• People don’t talk in long complex sentences.
  • People rarely talk about things they already know unless a question is asked.
  • People rarely say the name of the person they are conversing with and almost never more than once.
  • People don’t use proper grammar during day to day conversations.

Eavesdrop on conversations at the mall, restaurant, church social, coffee house… I think you’re getting the picture. You can pick up some great examples of dialogue for that next best selling novel you are about to write.

Reminder:  Dialogue and conversation are not always the same. It’s important that you know the differences. I would recommend that you visit my blog: Dialogue Vs. Conversation: They’re Not The Same!.

Something to think about.

-Jan R

Do’s And Don’ts of Dialogue

Balancing Dialogue and Narrative

dialogue-bullesYou have to find the right balance between dialogue and narrative, especially in the first chapter of your novel. While slow to start openings with a lot of narrative were popular at one time, these days, readers prefer a faster-paced opening.

One way to pick up the pace is to add dialogue. If dialogue just doesn’t work for a particular scene, consider throwing in a line or two of internal thought.

I’m not trying to minimize the importance of narrative. It is very important and necessary for the success of your story. Narrative is used to establish background details, setting, tone, and to set up scenes. However, narrative, by its very nature,  will slow the pace of the story and halt the active momentum.  Too many long sections of narrative will eventually bore the reader.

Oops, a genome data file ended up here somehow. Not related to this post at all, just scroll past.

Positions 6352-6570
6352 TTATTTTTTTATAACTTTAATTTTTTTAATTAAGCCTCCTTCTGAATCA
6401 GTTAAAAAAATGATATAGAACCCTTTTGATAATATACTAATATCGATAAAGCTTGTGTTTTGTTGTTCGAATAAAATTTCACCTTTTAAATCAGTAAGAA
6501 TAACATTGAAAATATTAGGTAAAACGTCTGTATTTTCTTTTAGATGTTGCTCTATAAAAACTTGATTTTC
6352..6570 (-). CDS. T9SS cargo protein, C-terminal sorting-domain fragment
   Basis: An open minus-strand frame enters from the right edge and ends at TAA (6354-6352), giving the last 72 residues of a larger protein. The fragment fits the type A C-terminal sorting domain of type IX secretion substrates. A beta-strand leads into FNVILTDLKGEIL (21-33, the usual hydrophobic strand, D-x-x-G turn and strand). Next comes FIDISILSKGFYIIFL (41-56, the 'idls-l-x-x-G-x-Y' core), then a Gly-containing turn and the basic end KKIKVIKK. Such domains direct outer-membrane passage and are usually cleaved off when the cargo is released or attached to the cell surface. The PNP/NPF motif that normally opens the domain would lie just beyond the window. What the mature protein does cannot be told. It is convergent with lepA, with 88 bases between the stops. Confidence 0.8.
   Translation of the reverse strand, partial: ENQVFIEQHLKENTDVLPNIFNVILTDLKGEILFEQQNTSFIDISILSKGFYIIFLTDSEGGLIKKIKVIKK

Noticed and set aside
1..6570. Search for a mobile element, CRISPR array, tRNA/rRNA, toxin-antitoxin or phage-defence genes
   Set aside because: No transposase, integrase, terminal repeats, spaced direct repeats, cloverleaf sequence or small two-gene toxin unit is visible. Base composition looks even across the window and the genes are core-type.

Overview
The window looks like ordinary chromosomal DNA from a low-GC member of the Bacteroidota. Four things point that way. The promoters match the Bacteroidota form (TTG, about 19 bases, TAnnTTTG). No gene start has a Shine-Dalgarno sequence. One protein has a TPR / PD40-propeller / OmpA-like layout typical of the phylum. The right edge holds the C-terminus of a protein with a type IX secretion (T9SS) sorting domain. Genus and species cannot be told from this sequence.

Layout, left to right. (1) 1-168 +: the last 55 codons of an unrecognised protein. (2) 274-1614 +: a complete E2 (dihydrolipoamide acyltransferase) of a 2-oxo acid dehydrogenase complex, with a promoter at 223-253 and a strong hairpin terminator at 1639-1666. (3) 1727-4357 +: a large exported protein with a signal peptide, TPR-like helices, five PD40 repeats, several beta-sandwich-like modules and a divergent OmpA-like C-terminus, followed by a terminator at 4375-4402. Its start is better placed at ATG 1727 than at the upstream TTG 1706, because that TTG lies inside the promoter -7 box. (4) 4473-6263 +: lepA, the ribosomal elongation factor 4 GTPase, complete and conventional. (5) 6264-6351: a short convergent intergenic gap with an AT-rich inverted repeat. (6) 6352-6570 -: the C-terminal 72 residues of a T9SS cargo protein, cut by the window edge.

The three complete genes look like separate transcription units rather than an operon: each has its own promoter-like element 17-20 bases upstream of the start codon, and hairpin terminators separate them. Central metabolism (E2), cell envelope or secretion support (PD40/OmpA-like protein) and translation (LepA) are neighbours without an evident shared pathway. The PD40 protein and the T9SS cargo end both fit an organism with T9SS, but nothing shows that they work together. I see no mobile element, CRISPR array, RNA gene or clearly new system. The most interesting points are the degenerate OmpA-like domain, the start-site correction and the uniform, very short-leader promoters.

A quick tip for judging if your novel needs more dialogue is to print out the first chapter. If you see long paragraphs with little white space. You need to add dialogue.

If an agent or publisher sees long paragraphs and no white space, odds are, they are going to toss your work to the side. If a potential customer sees long paragraphs and little to no white space while they skim the pages, odds are, that book is going back on the shelf.  Give your reader some action, get the story moving.

Something to think about.

-Jan R


Balancing Dialogue and Narrative

He Said, She Said-Dialogue Tags

He-Said-She-SaidAt this point in the game, you probably know what a dialogue tag is. It is a phrase placed at the end of a quote to identify the speaker. It should mimic speech’s natural rhythm and make long dialogue-runs digestible.

When using dialogue tags, it is  recommended that you keep them simple. There is nothing wrong with the word ‘said’.  Don’t give in to the urge to use every big word you know. If you do, you will end up with a big, clunky, mess. The wrong tag can overshadow the words spoken and draw your reader out of the story.


“You hit my car!” she screamed.                                                                                                      “It wasn’t my fault!” he groaned.                                                                                                     “But you ran the red light!” She expostulated.                                                                               “I know-I’m sorry,” he stammered.